Then again, it is enough to orient oneself toward the created beings, to study them, to penetrate them: their wonderful structure does not reveal to us only that He exists, God who built them so well, but studying them also makes us understand that all organs aim at their functions, that all functions meet externally the environment for which they are made up, in short, that all natural tendencies reach their end…

In embryo, the eye is made to see, it will see; the wing to fly, it will float on air; the fins to swim, they will cut the waves: “If the embryo, captive in his mother’s bosom, could reason, he would say: “I am designed with organs which do not serve me here, with legs for not to talk, with teeth for not to eat… Patience! These organs tell me that nature is calling me beyond my present life. There will come a time when I will live otherwise, when these tools will have their use. They are unemployed, they are yet waiting.” (Ferguson) This sort of arguments do we have regarding the human soul. Observing its natural tendencies, unfulfilled on earth, we have concluded that the spiritual is nothing but a chrysalis, one day it will live fully rejoiced or saddened.

Therefore it is impossible that man, the privileged one of creation, to be the only living existence which will want and whose essential aspirations are bankrupt. On the other hand, these élans of our nature toward happiness, toward the full truth, these profound needs to love and to be loved without measure, to reach the perfect development of our moral being and of our freedom, do not encounter in this world the environment which they desire, the end they presuppose.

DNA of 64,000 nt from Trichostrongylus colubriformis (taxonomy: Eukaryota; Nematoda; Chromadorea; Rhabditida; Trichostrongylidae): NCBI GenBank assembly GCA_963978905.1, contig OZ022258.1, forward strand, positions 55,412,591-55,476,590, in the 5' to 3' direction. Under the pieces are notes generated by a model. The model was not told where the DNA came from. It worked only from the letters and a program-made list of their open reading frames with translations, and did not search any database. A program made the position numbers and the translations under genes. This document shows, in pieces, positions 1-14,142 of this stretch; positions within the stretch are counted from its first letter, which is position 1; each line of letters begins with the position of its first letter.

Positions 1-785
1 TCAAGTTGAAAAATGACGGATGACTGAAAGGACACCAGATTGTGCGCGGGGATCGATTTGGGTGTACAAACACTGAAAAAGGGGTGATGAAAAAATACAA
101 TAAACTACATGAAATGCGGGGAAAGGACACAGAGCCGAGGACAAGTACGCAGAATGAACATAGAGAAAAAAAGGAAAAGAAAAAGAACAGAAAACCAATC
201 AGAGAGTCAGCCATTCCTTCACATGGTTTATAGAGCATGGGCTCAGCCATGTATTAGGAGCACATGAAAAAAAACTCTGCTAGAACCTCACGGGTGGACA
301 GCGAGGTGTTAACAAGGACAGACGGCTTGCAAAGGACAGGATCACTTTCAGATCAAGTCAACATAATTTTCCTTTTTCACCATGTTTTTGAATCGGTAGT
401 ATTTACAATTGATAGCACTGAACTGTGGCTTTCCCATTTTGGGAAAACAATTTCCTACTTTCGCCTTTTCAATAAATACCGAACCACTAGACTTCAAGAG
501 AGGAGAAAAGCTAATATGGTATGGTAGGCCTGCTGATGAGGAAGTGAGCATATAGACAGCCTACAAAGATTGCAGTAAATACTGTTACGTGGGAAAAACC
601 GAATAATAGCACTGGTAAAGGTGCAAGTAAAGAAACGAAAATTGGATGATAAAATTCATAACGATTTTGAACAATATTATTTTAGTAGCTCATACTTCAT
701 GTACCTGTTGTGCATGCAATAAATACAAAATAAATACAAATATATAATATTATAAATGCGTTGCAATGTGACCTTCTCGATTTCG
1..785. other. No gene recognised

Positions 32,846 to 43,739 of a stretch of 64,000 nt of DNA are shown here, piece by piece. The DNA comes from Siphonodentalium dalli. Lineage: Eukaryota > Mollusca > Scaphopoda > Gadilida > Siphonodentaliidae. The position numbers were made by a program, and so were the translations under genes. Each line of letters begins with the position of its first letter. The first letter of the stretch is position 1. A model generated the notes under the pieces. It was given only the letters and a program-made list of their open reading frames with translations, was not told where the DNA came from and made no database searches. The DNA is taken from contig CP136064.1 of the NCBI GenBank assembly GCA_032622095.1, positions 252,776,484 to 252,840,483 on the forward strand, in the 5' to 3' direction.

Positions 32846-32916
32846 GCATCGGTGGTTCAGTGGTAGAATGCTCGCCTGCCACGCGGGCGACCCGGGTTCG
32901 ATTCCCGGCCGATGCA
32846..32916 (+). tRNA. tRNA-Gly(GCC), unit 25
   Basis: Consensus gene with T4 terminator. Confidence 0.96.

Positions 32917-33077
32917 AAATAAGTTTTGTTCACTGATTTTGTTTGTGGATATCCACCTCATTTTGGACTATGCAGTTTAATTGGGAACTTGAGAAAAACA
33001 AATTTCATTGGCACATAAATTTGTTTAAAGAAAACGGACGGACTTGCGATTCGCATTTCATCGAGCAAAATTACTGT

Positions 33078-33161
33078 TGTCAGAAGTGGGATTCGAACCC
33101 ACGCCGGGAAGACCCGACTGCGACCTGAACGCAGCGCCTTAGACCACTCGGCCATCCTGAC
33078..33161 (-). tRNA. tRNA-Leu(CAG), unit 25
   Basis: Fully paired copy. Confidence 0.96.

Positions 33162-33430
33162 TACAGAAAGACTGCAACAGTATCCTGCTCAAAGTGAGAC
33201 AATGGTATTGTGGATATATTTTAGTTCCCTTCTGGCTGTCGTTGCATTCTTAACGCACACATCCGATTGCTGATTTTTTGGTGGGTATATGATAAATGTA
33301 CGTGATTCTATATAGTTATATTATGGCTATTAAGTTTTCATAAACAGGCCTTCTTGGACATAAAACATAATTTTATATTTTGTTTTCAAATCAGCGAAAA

This environment is therefore in another place, the purpose is beyond the current life: the soul does not go down to the grave with the body.


The thirst of happiness which is in the soul proves that there is something in the beyond for her

 (Greater than destiny, above nature, the satisfied needs cannot anymore satisfy them: the soul has desires whose measure is lost, beyond the tomb will her sights be set – Lamartine – Harmonica, I.ii, X)